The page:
From wordmothers.com

” From a poet named for the Mother Earth goddess comes this beautifully grounded collection by Gaia Holmes, where the road runs out. There’s a meditative quality to Holmes’s work which provides the perfect antidote to the frenzy of modern life. These are poems focused on individual moments, each one like a drawn-out breath.

This is largely a collection about loss and grief, but rather than resort to melodrama, it narrows in on specific and even mundane activities and gives them space in which to resonate…” Read the full review here

Review by William Thirsk Gaskill on iamhyperlexic.wordpress.com

“In one respect, this review is easy to write, because it is such an outstandingly good collection.  There is Gaia Holmes’s accustomed craft, and her ability to choose a completely unexpected word or phrase, while reinforcing the meaning of a poem, and not bewildering the reader for the sake of sounding poetic.  There is a secure foundation of universal themes, and a range of overlapping subjects which is very well balanced.  There are lines, and stanzas, and whole poems which will give individual readers back something of themselves and their own experiences, or make them realise that they have just read an articulation of something that has been bothering them for years…”Read full review here

Review from storgy.com

“Gaia Holmes’ third collection with Manchester’s ever-reliable Comma Press is a bittersweet gem. Writing mostly in a kind of disciplined free verse, Holmes runs her eye across a wealth of strange material, exploring the private dreams of pylons, the curious properties of sinkholes and how best to react when transforming into a sea horse. Yet this is no exercise in whimsy. Holmes’ pen is always exacting and her tone refreshingly matter of fact.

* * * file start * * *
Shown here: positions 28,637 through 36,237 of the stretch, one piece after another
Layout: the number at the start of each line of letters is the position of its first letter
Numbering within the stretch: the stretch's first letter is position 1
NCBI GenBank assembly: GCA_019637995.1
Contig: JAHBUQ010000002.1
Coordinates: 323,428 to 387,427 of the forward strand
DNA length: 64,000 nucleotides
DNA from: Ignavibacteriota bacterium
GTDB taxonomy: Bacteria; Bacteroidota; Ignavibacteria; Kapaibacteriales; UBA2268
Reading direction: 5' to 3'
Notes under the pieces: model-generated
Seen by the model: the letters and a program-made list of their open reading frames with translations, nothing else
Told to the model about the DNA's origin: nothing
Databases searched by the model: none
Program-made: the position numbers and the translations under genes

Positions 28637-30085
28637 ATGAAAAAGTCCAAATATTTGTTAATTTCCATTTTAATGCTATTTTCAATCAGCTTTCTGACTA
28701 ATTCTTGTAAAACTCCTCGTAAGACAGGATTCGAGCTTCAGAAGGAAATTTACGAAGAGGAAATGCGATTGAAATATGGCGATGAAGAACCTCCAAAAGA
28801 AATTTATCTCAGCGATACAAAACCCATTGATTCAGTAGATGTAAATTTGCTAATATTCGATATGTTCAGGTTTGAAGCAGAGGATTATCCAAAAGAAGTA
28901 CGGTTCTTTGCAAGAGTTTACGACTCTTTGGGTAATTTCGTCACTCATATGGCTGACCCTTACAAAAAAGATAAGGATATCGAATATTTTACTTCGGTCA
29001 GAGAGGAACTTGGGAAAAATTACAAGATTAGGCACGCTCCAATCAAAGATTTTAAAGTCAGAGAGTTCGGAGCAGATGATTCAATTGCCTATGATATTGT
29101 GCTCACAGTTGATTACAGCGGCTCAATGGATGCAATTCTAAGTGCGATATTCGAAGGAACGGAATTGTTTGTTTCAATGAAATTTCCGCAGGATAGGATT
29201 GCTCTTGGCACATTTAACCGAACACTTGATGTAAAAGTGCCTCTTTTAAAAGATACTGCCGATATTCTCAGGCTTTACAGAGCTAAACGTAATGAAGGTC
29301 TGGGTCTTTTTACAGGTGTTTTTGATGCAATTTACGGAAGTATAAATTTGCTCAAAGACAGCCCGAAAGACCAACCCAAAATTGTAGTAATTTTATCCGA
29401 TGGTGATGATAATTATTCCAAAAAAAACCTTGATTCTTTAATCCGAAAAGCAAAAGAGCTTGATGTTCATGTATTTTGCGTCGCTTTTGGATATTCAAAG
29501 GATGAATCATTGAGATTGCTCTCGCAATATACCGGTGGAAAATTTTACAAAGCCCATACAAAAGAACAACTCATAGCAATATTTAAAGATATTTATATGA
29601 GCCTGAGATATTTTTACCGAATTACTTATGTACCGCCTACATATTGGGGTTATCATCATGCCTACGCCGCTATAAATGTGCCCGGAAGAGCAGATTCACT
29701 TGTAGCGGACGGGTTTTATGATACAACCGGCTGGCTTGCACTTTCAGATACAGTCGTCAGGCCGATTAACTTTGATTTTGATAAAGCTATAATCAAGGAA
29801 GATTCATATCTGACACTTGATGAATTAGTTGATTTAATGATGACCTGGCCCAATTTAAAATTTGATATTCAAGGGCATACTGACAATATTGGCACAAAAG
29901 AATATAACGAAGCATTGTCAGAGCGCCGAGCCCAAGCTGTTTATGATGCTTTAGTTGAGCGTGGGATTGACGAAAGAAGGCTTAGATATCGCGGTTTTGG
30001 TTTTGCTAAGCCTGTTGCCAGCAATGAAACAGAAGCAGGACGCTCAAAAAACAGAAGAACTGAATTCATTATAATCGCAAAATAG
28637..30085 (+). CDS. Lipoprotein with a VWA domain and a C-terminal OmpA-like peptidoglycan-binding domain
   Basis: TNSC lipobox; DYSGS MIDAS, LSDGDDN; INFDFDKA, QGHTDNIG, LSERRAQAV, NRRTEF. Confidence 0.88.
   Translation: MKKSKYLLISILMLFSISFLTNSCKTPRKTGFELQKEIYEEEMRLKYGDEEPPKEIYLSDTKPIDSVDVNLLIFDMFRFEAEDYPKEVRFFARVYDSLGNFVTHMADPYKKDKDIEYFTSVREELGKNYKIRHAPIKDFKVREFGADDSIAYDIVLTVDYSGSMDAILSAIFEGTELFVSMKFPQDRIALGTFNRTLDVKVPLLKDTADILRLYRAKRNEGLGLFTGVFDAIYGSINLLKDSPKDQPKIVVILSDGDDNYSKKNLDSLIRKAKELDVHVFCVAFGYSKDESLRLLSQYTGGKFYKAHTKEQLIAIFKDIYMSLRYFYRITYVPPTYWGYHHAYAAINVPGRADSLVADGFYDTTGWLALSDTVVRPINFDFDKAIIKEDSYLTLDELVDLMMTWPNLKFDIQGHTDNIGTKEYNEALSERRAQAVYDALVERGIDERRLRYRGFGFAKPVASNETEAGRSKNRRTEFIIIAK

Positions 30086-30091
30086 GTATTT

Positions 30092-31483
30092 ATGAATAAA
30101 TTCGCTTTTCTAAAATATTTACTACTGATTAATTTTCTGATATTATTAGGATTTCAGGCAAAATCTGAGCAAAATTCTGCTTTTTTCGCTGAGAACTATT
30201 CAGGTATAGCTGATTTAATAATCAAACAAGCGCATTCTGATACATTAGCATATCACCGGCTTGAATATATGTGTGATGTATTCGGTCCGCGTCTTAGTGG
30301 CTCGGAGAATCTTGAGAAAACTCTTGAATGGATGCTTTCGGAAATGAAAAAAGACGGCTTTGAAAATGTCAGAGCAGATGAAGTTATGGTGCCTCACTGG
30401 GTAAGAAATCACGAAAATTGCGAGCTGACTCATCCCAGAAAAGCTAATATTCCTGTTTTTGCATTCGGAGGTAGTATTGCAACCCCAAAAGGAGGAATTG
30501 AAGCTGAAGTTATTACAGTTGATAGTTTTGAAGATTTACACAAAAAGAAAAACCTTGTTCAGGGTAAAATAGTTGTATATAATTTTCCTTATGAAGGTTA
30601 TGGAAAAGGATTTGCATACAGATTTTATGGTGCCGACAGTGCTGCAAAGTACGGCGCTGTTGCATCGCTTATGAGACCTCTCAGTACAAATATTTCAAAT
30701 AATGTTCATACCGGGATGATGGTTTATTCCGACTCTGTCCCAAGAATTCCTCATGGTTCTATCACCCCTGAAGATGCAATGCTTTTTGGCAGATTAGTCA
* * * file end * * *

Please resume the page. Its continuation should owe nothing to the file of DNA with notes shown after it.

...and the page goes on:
The Midge Hour contrasts the beauty of an Orkney sky with the violence inherent in the landscape, pausing to note the ‘greedy shriek of hungry gulls,’ and the fisherman with ‘his writhing sack full of half-dead mackerel / spilling out, screaming dying silver.’ Holmes knows to paint each picture in more than just one tone…”Read the full review here

By Haley Jenkins on selcouthstation.com

“In Holmes’ Where the Road Runs Out, we are invited into her landscape: Scotland’s remote Orkney Islands where Holmes cares for her dying father, while trying to climb the crumbling edges of her past, present and future.  In her opening poem ‘And Still We Keep Singing’, Holmes illustrates the mentality needed to survive her landscape, she writes ‘Up here you have to know the language of the wind / you have to understand he manners of mist and riptides / in order to go to sleep singing’ (1).  In the first half of this book, this natural harshness is often blended with the dark reality of her father’s cancer. In ‘I Belong Here’ the poet stumbles around in her father’s ‘clay-crusted fleece’ and survives alongside ‘the damp, your denial / the wild and the raw’ (3). In ‘Stone Soup’, her father is ‘landlocked’ and Holmes tries to bring the land to him in ‘old pickle jars’ and ‘pours grains of sand / into [his] cupped palms’ (10). There is suffering in being separated from the landscape we breathe through. Her father begins to hear birds in his own head, a result of the morphine but possibly also an attempt to build himself a retreat, a land, within his body (8-9)…”Read the full review here

By John Foggin on johnfogginpoetry.com

“…Jane Draycott talks about the point where a poem detonates.  Gaia’s poems often put me in mind of Chemistry lessons in the blissfully pre-Health and Safety 1950’s, when to demonstrate the meaning of the word crepitation a teacher would toss a slack handful of crystals (potassium?) into a sinkful of water and stand well back. So many poems in Where the road runs out detonate in line after line, like dangerous Rice Krispies. But because many of her poems are about separation and loss of love or lovers, and in this collection, of a father…..sometimes tender and sometimes vengeful, sometimes wistful and sometimes heartbreaking…….. they also take a reader into dark woods and lose her…” read the full review here